2007 Digital Preservation Award Goes to DROID

The Digital Preservation Coalition has given its 2007 Digital Preservation Award to the The National Archives (UK) for its DROID (Digital Record Object Identification) software.

Here's an excerpt from the press release:

An innovative tool to analyse and identify computer file formats has won the 2007 Digital Preservation Award. DROID, developed by The National Archives in London, can examine any mystery file and identify its format. The tool works by gathering clues from the internal 'signatures' hidden inside every computer file, as well as more familiar elements such as the filename extension (.jpg, for example), to generate a highly accurate 'guess' about the software that will be needed to read the file.

Identifying file formats is a thorny issue for archivists. . . . But with rapidly changing technology and an unpredictable hardware base, preserving files is only half of the challenge. There is no guarantee that today's files will be readable or even recognisable using the software of the future.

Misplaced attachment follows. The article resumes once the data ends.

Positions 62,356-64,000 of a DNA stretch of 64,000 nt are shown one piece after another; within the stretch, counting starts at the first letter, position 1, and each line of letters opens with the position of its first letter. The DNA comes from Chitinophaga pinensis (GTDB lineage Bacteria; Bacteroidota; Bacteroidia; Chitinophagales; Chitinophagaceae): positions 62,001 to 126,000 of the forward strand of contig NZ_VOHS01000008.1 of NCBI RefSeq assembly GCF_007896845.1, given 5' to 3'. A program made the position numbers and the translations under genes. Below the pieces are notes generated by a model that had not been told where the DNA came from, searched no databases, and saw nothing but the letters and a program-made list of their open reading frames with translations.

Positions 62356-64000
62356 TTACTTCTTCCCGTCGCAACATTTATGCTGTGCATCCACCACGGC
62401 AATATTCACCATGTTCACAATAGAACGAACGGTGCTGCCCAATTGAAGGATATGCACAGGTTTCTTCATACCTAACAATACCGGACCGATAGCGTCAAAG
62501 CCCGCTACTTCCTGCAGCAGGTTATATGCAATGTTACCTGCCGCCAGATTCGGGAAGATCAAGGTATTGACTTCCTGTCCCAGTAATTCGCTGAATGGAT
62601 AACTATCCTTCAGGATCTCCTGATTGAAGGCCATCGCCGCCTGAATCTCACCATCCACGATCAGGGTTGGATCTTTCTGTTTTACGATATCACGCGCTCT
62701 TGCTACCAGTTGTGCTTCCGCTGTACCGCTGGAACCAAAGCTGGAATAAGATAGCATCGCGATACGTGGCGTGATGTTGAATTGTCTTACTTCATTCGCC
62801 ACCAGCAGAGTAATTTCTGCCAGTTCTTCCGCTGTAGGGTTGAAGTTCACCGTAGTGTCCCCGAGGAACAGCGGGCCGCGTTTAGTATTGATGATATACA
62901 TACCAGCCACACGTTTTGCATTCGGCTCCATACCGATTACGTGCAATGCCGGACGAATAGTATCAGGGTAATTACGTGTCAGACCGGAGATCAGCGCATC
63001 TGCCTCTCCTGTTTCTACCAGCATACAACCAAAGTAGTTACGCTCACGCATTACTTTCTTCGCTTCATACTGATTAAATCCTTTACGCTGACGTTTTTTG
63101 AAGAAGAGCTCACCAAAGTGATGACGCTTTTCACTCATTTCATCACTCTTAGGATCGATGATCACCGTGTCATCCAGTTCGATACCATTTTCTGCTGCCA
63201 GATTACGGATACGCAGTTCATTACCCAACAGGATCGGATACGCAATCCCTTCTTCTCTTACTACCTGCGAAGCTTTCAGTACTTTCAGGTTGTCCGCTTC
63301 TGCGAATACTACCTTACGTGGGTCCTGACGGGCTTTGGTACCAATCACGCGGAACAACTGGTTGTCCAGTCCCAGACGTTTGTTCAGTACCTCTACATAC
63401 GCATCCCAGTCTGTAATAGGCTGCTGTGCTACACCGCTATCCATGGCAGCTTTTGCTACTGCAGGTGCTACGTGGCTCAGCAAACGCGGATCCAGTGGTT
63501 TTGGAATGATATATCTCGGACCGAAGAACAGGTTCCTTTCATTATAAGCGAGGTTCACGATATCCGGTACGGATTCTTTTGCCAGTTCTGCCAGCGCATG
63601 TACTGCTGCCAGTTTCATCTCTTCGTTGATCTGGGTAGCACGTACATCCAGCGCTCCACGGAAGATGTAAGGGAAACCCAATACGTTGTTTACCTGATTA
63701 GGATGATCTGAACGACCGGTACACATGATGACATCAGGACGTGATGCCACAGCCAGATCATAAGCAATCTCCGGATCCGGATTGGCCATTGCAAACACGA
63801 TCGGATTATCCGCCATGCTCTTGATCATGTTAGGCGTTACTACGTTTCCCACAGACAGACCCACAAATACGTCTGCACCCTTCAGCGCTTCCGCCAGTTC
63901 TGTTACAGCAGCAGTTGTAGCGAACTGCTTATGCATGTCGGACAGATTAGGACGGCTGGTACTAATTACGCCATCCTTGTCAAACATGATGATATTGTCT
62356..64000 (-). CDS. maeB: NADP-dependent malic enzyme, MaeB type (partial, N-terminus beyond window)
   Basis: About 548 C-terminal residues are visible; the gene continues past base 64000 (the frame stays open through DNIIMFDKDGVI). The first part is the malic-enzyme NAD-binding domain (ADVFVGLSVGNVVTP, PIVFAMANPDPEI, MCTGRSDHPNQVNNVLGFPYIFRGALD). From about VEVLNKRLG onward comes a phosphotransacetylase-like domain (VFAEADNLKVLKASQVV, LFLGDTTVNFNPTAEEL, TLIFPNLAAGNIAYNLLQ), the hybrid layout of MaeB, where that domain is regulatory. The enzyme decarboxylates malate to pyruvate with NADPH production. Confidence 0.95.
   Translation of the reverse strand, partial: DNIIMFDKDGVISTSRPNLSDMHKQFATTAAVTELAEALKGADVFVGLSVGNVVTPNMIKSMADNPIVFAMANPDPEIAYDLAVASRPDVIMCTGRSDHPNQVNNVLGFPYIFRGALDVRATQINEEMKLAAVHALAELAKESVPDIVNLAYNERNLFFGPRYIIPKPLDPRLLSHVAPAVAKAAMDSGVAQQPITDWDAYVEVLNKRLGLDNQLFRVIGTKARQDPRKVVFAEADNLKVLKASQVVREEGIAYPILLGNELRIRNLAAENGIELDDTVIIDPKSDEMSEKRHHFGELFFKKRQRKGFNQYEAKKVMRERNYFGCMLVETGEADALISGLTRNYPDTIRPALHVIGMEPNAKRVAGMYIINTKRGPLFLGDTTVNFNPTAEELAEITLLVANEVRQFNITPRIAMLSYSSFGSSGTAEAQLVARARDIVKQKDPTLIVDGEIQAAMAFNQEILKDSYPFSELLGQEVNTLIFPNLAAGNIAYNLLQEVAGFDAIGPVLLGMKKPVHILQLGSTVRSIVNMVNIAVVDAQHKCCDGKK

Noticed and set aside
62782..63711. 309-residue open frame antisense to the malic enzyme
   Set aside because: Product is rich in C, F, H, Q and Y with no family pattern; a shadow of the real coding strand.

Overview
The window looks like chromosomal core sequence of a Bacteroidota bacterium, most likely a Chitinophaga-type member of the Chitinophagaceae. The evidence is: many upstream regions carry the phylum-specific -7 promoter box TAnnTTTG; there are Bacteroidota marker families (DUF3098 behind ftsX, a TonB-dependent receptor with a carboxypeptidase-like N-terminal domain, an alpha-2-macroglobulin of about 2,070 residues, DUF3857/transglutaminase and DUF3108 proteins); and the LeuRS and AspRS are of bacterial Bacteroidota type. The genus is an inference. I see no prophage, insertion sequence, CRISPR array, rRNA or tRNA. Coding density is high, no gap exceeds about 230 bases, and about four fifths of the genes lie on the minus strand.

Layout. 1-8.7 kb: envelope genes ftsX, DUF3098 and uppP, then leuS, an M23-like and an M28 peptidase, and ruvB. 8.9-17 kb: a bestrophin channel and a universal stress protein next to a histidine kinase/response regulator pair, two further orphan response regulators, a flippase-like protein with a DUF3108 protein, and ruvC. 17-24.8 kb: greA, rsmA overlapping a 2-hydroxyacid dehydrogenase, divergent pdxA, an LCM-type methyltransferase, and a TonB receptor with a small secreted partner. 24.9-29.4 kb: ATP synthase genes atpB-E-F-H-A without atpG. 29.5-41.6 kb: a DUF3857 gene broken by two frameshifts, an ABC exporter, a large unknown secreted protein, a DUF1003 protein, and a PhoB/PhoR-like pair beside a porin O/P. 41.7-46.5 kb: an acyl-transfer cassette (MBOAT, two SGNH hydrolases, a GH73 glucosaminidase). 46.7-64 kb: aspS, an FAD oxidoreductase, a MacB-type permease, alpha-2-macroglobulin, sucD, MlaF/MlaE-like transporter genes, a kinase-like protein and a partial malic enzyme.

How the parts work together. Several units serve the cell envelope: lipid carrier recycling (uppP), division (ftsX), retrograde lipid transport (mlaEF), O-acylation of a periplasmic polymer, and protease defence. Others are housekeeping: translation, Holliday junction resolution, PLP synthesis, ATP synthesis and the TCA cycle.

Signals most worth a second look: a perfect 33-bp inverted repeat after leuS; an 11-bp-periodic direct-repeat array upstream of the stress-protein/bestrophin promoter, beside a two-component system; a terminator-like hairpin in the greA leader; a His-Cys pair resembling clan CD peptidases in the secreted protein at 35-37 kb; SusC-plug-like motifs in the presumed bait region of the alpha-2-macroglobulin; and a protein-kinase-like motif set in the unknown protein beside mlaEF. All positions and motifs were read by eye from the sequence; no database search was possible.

Now, by using DROID and its big brother, the unique file format database known as PRONOM, experts at the National Archives are well on their way to cracking the problem. Once DROID has labelled a mystery file, PRONOM's extensive catalogue of software tools can advise curators on how best to preserve the file in a readable format. The database includes crucial information on software and hardware lifecycles, helping to avoid the obsolescence problem. And it will alert users if the program needed to read a file is no longer supported by manufacturers.

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